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Debt collectors could soon be able to bother the American consumer with an unlimited amount of emails, texts, and phone calls – 7 days a week. Delinquent consumers could get what some advocates say amounts to “harassment” under the new rule proposed by the Consumer Financial Protection Bureau released this week.

This new rule would make it the first major update to debt collections guidelines in more than 40 years. The new proposal states that once a debt collector speaks to a consumer, however, they’re not allowed to call again for a week. There is no limit to how many emails or text messages they can send under the proposed rule, though. Consumers will have to opt out or unsubscribe to texts and emails.

Joanna Darcus, a debt attorney at the National Consumer Law Center in Boston says this is simply harassment. “This rule opens the door to increased contact by debt collectors to new channels or existing channels that they haven’t utilized to date like emails and text messages,” said Darcus. “That’s very dangerous to consumers.”

She also said many people may not know that they can push back against some of the aggressive tactics by debt collectors. “Consumers should know that they have the right to tell debt collectors when and how to contact them and they still have the right to revoke consent from folks who try to contact them.”

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Americans are already unhappy with how they’re being hounded by debt collectors. There were more than 80,000 complaints sent to the CFPB about debt collectors in 2018according to a report released earlier this year, and debt collection is the most common compliant.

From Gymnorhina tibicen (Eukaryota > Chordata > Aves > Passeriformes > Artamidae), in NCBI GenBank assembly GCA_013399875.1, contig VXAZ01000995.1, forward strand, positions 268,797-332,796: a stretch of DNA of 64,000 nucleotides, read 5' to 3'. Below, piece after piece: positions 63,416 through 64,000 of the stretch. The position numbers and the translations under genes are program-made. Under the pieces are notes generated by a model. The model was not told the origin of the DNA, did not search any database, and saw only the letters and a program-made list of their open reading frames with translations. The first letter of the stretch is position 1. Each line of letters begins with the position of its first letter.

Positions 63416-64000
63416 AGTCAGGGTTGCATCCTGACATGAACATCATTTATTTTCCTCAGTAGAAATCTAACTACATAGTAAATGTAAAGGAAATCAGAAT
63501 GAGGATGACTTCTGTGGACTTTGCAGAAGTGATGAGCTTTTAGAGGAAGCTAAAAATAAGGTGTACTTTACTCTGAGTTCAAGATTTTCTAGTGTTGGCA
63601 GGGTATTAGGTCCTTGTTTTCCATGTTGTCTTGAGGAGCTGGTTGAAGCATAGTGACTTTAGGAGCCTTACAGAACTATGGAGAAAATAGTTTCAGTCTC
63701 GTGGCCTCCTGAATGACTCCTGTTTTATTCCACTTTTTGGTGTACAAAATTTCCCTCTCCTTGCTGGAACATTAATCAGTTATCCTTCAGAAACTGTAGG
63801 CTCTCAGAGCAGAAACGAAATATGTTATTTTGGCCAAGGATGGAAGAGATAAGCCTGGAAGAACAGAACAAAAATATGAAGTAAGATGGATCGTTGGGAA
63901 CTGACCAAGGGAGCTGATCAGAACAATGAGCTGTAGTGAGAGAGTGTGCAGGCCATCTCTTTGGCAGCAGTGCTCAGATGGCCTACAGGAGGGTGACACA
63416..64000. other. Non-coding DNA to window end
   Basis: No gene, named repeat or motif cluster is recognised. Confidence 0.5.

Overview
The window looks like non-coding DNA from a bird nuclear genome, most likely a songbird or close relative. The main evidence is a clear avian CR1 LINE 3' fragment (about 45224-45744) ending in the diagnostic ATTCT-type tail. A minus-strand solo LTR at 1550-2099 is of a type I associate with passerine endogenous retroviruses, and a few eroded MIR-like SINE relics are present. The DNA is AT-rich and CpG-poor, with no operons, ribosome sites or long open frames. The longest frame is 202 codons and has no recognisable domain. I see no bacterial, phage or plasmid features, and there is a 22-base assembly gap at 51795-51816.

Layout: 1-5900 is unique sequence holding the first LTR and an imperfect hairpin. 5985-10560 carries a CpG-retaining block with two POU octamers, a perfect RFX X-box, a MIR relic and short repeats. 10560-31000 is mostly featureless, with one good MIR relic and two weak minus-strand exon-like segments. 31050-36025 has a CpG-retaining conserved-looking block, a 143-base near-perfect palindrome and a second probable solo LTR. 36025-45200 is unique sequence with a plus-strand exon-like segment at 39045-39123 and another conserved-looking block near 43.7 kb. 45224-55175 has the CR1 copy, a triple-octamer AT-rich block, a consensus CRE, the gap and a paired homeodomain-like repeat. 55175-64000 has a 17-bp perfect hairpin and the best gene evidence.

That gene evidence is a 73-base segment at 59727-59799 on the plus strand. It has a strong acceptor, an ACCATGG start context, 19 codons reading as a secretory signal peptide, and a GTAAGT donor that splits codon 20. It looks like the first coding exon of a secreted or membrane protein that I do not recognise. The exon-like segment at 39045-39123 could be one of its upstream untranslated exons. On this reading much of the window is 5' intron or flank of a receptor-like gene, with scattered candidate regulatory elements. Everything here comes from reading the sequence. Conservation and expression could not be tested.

If approved, this new rule would go into effect one year after the final rule is published. “We need to hold the debt collectors’ abuses and harassment at bay,” Darcus said.

But there is a better way to keep “debt collectors’ abuses at bay…”

This is an unfortunate change to the rules, however, experiencing a call from a debt collector can be avoided by avoiding debt in the first place. When you borrow someone else’s money and do not repay it as you originally stated in the contract, you will be bothered and harassed. People are going to want their money back, and debt collectors honestly don’t care much whether you have it.

Avoiding debt also allows one to invest their own money and live a more financially free lifestyle – with zero chance they will be harassed by a debt collector who wants their money back. A debt is a liability and only by having as few liabilities as possible will one see their net worth rise and their personal wealth increase.

Our society has become so addicted to debt and overspending that many can’t even fathom how they would live their lives without a credit card. Just try this: tell one person in casual conversation that you don’t have a credit card – I’ve done this.  They act like you just landed on Earth from a different planet.

We really can do better for ourselves and this seems like an easily avoidable problem!

Best Regards,


James Davis
Wealth Strategist, FutureMoneyTrends.com

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This work is based on SEC filings, current events, interviews, corporate press releases and what we’ve learned as financial journalists. It may contain errors and you shouldn’t make any investment decision based solely on what you read here. It’s your money and your responsibility. The information herein is not intended to be personal legal or investment advice and may not be appropriate or applicable for all readers. If personal advice is needed, the services of a qualified legal, investment or tax professional should be sought.

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